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The Florissant Fossil Beds

Guffey volcano lahar - petrified redwood tree stump

Petrified redwood tree stump (Sequoia affinis, an extinct species), the remains of a forest buried by a lahar from the Guffey volcano 34 million years ago. Florissant Fossil Beds National Monument.

The Florissant Fossil Beds

By Jack Barkstrom

The Guffey volcano lahar - Buried in mud and water...

After the volcanic eruption of 36.7 million years ago near Mount Princeton, there was relative quiet for several million years. When it began again the center of activity had shifted east forty miles. The Guffey volcano was one of several volcanoes which combined to make up the Guffey volcanic center, about ten to fifteen miles west-southwest of present-day Florissant.  The Guffey volcanic center was, in turn, part of what is known as the Thirtynine Mile volcanic field. While eruptions from these volcanoes were less explosive than that of the Mount Princeton region, they did erupt, spewing lava and ash. Since the eruptions were smaller however, the ash and rocks which did become airborne often traveled only a short distance, often little further than the immediate slopes of the volcano. The loose material tended to absorb water and, once saturated, turned into a thick, unstable sludge.

About 34 million years ago (34.1), one of the ash and water accumulations on the slopes of the Guffey volcano came loose and began to flow down the mountain, in what is known as a lahar, or volcanic-debris flow.  Following the bed of the ancient Fourmile Creek, it flowed into the valley below.  In its path was a forest of large redwood trees. The lahar flowed around them, burying everything on the forest floor to a depth of fifteen feet. Subsequent lahars dammed the valley south of the forest, trapping the waters flowing in.  The waters which filled the valley covered the earlier forest-burying lahar and became the ancient Lake Florissant, in size about one mile wide by twelve miles long.  The tops of the redwoods rotted away, but the fifteen feet buried in mud was preserved as stone, leaving a small petrified forest.  Dissolved minerals in groundwater had  penetrated the cells and tissues, replacing the organic structure with silica.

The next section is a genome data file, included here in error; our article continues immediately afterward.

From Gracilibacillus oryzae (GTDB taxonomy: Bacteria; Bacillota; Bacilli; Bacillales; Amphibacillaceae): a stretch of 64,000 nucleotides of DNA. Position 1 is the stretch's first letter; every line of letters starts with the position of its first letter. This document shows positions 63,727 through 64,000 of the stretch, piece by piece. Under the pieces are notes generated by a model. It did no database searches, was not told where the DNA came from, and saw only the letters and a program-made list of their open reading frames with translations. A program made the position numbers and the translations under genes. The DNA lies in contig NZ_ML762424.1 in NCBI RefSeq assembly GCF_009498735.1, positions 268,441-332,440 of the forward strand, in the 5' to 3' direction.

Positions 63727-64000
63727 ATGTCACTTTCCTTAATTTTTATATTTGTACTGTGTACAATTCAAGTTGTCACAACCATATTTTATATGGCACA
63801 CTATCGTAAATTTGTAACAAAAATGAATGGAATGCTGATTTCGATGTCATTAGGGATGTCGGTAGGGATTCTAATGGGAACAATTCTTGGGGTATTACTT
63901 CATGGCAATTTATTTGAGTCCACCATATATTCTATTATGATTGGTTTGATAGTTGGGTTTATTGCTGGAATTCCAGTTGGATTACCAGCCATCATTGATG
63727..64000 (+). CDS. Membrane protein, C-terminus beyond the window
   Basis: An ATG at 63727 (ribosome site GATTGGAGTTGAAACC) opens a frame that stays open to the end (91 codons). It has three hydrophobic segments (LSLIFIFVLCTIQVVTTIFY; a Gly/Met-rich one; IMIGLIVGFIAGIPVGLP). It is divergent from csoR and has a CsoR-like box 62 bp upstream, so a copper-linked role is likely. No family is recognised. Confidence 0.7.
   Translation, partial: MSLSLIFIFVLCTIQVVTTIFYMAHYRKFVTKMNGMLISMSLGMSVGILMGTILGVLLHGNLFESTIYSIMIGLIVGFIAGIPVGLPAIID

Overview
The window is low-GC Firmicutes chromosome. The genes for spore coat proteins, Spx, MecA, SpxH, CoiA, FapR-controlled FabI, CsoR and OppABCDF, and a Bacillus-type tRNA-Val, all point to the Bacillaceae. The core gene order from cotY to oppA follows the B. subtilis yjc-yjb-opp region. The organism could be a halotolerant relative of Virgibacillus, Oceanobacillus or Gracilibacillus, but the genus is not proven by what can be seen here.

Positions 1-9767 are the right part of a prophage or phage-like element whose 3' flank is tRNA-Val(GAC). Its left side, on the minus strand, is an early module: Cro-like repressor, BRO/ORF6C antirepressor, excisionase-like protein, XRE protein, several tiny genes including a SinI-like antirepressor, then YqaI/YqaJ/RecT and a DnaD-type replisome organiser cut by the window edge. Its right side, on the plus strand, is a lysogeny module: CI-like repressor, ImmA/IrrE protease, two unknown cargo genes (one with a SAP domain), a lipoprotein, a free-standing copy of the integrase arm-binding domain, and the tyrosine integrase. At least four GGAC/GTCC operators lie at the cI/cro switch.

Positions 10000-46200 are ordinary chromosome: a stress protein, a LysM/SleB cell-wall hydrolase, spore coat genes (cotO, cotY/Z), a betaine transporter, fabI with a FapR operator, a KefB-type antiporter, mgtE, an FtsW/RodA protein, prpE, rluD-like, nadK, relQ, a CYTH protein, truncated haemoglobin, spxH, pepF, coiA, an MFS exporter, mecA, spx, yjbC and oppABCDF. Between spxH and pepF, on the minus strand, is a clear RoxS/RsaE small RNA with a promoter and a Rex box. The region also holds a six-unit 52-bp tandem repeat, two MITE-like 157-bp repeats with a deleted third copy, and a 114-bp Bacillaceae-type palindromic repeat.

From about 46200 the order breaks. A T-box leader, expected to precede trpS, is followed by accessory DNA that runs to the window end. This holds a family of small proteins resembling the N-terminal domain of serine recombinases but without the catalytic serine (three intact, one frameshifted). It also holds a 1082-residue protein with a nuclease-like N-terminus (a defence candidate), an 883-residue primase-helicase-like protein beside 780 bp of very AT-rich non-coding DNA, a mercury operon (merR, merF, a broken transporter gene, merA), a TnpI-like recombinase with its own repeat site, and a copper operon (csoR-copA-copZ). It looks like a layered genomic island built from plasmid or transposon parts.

Lake Florissant would suffer additional accumulations from subsequent eruptions.  Ash fell into the lake and occasionally lahars brought more mud, which preserved a large number of plants and insects.  The formations at Florissant National Monument have yielded 1,700 species of fossils, from among more than 50,000 specimens dating from the late Eocene Age of 34 million years ago.

Suggestions for further reading.

Thomas W. Henry, Emmett Evanoff, Daniel A. Grenard, Herbert W. Meyer, and David M. Vardiman, "Geological Guidebook to the Gold Belt Byway Colorado, Gold Belt Tour Scenic and Historic Byway Association, (Gunnison, CO 2004).
Ralph Lee Hopkins and Lindy Birkel Hopkins, "Hiking Colorado's Geology," The Mountaineers, (Seattle, WA 2000).
Kirk R. Johnson and Robert G. Raynolds, "Ancient Denvers: Scenes from the Past 300 Million Years of the Colorado Front Range," Denver Museum of Nature & Science, (Denver 2003).
Andrew M. Taylor, Ph.D., "Guide to the Geology of Colorado," Cataract Lode Mining Company, (Golden, CO 1999).